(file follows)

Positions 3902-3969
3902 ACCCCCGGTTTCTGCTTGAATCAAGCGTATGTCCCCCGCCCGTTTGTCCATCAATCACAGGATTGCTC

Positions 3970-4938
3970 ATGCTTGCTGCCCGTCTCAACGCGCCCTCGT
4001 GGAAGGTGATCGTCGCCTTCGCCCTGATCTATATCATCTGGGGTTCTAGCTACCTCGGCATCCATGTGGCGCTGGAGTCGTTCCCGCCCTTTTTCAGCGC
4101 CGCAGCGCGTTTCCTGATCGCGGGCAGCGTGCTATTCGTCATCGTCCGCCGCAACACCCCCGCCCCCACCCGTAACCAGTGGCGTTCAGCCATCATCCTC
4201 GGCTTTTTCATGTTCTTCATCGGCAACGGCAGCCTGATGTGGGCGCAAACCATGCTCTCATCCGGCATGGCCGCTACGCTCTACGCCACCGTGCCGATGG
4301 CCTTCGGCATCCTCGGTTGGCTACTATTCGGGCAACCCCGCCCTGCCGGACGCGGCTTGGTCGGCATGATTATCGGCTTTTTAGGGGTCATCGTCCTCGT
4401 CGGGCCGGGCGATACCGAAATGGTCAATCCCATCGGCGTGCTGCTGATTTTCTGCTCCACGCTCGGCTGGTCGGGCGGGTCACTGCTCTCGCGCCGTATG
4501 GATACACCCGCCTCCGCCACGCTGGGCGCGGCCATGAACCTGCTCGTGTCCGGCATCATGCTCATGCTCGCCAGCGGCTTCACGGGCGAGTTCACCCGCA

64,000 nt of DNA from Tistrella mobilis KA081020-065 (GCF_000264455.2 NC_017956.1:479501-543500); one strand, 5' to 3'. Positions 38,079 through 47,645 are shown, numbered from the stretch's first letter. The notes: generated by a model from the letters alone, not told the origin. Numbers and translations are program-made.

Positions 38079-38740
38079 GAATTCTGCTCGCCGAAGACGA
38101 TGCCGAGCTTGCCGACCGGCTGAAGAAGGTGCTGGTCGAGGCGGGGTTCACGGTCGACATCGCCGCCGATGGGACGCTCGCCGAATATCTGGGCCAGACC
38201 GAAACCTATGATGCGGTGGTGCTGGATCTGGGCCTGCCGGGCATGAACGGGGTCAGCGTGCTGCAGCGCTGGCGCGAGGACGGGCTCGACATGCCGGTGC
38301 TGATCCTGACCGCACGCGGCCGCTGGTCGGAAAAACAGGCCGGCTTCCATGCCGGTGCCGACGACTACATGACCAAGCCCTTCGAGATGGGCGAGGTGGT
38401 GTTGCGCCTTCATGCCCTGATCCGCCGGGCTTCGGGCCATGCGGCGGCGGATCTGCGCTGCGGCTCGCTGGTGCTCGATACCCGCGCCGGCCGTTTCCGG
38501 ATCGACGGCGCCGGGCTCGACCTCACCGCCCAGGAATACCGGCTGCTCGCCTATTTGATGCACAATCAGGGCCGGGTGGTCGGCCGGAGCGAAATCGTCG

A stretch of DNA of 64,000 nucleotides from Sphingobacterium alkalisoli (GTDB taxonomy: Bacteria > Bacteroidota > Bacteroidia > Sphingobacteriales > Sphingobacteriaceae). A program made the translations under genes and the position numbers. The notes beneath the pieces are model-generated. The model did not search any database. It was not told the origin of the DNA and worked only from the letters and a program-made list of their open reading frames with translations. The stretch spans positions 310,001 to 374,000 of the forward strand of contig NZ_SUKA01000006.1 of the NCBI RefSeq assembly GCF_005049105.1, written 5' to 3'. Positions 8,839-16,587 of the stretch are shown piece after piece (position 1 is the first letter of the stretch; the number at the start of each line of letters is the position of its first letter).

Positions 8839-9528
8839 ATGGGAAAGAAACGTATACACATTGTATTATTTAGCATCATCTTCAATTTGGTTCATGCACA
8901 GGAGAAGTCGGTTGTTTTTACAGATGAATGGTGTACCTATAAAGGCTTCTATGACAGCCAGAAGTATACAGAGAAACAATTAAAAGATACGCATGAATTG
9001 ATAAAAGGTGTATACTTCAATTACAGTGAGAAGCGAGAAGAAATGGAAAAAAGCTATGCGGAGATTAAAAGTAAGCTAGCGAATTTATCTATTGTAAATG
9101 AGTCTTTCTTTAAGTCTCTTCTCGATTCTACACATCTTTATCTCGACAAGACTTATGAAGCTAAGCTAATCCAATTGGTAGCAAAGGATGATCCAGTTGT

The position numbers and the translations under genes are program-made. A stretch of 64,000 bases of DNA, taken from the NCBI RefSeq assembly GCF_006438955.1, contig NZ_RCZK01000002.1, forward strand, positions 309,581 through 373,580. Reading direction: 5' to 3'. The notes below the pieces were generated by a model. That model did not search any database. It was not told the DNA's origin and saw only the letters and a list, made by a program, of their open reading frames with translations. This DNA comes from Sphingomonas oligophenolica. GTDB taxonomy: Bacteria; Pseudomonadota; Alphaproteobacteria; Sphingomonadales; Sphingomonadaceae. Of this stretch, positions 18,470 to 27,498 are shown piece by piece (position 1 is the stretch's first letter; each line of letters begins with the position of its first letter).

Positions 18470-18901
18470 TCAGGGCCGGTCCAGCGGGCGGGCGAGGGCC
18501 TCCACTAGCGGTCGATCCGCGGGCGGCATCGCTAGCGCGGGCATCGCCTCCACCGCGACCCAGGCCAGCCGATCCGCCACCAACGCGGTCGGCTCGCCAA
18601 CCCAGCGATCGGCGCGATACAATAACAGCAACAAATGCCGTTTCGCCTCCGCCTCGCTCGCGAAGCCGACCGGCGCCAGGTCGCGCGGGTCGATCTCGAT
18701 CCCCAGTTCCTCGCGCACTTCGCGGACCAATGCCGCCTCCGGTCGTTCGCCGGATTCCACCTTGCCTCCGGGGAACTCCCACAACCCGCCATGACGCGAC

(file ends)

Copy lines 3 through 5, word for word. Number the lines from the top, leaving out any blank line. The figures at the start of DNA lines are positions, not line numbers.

Positions 3970-4938
3970 ATGCTTGCTGCCCGTCTCAACGCGCCCTCGT
4001 GGAAGGTGATCGTCGCCTTCGCCCTGATCTATATCATCTGGGGTTCTAGCTACCTCGGCATCCATGTGGCGCTGGAGTCGTTCCCGCCCTTTTTCAGCGC